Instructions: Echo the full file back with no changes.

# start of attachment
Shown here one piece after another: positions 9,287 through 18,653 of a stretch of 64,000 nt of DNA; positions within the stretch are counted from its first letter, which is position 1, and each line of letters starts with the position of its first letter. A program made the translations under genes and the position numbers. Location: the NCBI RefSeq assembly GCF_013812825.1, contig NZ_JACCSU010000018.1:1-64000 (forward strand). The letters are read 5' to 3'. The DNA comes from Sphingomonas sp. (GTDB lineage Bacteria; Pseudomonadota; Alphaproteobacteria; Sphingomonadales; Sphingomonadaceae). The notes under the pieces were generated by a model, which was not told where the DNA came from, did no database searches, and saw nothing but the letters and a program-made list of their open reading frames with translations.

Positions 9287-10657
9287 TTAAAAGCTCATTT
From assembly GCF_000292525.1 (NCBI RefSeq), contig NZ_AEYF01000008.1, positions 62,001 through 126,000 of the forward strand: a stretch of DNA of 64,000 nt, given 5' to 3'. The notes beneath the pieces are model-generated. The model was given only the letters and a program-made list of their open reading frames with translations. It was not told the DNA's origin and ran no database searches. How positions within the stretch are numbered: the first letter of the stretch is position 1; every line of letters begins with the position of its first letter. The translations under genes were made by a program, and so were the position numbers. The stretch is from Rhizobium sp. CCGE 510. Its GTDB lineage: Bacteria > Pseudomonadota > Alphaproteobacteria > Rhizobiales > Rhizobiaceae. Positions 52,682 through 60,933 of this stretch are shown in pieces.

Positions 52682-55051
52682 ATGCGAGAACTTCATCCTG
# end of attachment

Shown here one piece after another: positions 9,287 through 18,653 of a stretch of 64,000 nt of DNA; positions within the stretch are counted from its first letter, which is position 1, and each line of letters starts with the position of its first letter. A program made the translations under genes and the position numbers. Location: the NCBI RefSeq assembly GCF_013812825.1, contig NZ_JACCSU010000018.1:1-64000 (forward strand). The letters are read 5' to 3'. The DNA comes from Sphingomonas sp. (GTDB lineage Bacteria; Pseudomonadota; Alphaproteobacteria; Sphingomonadales; Sphingomonadaceae). The notes under the pieces were generated by a model, which was not told where the DNA came from, did no database searches, and saw nothing but the letters and a program-made list of their open reading frames with translations.

Positions 9287-10657
9287 TTAAAAGCTCATTT
From assembly GCF_000292525.1 (NCBI RefSeq), contig NZ_AEYF01000008.1, positions 62,001 through 126,000 of the forward strand: a stretch of DNA of 64,000 nt, given 5' to 3'. The notes beneath the pieces are model-generated. The model was given only the letters and a program-made list of their open reading frames with translations. It was not told the DNA's origin and ran no database searches. How positions within the stretch are numbered: the first letter of the stretch is position 1; every line of letters begins with the position of its first letter. The translations under genes were made by a program, and so were the position numbers. The stretch is from Rhizobium sp. CCGE 510. Its GTDB lineage: Bacteria > Pseudomonadota > Alphaproteobacteria > Rhizobiales > Rhizobiaceae. Positions 52,682 through 60,933 of this stretch are shown in pieces.

Positions 52682-55051
52682 ATGCGAGAACTTCATCCTG